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Scientists: pink salmon with "triple" DNA is just as useful as ordinary fish
Scientists from Russia have shown that the so-called triploid pink salmon, whose DNA contains three, not two sets of chromosomes, contains the same amount of nutrients as ordinary fish, according to an article published in the journal Food Chemistry (Gladyshev et al., Triploidy does not decrease contents of eicosapentaenoic and docosahexaenoic acids in filets of pink salmon Oncorhynchus gorbuscha).
"It is known that triploid fish produce higher production, as they grow faster and cannot produce offspring, thereby reducing the risk of biological contamination. However, the question of whether the increase in production is not achieved by reducing its quality remains open," says Mikhail Gladyshev, deputy director of the Institute of Biophysics SB RAS, whose words are quoted by the press service of the Russian Science Foundation.
Triploid fish, as scientists emphasize, is not a GMO or some other product of genetic engineering - they receive a triple set of DNA thanks to a special fertilization process developed back in the 80s of the last century. As scientists found out then, eggs that are under high pressure at the time of sperm penetration into them acquire two sets of chromosomes from the mother, and one set from the father.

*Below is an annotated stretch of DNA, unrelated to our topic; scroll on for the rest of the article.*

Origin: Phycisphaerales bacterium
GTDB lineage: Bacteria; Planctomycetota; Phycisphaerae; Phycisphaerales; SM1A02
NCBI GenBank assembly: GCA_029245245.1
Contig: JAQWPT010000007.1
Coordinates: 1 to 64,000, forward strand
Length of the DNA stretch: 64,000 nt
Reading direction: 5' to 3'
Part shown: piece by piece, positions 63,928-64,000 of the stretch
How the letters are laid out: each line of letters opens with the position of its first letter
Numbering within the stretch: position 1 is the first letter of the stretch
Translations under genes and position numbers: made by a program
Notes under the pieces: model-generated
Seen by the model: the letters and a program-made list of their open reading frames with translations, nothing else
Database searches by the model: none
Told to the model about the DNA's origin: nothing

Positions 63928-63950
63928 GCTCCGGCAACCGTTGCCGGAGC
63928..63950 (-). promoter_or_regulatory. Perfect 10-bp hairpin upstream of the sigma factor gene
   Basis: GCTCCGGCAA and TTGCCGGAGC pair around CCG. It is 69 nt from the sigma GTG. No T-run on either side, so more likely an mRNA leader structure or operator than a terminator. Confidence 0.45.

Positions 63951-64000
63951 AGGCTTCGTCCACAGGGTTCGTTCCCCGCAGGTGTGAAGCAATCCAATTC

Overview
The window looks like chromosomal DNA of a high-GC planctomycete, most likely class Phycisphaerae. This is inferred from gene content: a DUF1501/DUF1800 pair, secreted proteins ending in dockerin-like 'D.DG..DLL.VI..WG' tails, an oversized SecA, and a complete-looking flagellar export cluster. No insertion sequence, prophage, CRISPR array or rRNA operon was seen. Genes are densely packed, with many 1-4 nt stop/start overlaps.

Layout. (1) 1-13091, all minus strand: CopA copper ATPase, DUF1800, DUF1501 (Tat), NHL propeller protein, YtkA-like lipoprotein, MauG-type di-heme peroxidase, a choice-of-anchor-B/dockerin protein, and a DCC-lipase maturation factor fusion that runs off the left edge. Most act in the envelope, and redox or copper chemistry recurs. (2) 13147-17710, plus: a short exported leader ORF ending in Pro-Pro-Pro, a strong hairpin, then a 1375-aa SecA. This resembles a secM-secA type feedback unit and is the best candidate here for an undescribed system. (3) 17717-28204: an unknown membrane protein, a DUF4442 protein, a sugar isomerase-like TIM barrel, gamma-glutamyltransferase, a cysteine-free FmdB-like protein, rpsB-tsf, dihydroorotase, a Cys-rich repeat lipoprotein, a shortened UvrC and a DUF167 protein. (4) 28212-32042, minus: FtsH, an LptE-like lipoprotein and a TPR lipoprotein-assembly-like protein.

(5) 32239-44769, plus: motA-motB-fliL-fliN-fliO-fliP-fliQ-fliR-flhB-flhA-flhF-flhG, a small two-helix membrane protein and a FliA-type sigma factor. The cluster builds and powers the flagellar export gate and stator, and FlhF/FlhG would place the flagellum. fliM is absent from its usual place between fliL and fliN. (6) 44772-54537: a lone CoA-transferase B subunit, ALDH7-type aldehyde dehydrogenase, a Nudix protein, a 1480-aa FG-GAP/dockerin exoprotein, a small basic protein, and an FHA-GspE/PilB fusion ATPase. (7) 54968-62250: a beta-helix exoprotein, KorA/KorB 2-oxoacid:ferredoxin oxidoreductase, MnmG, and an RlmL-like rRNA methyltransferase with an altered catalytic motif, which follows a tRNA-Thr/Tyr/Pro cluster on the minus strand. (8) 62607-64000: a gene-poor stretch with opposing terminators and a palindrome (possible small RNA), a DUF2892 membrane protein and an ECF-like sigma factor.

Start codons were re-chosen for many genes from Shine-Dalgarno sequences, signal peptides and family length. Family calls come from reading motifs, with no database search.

Because of this, pink salmon (Oncorhynchus gorbuscha) loses its ability to reproduce, but it begins to grow faster and gain weight when grown in artificial reservoirs, which makes such fish attractive to fisheries. Russian scientists under the leadership of Gladyshev checked whether such a fish has the same concentration of omega-fatty acids that are in the body of ordinary pink salmon.
Comparing the concentrations of omega-3 acids in the meat of ordinary pink salmon caught in the White Sea (where it was introduced in the second half of the 20th century by Soviet breeders) with the proportions of fatty acids in the muscles of triploid pink salmon, scientists could not find significant differences between them.
"Since the catch of fish is at the limit and cannot be increased, additional sources of omega-3 acids, such as artificially grown fish, are becoming increasingly important for a healthy diet. At the same time, it is important that the products do not lose their valuable properties in comparison with fish from natural reservoirs. It is the control of the biochemical quality of aquaculture products that our work is aimed at," Gladyshev concludes.
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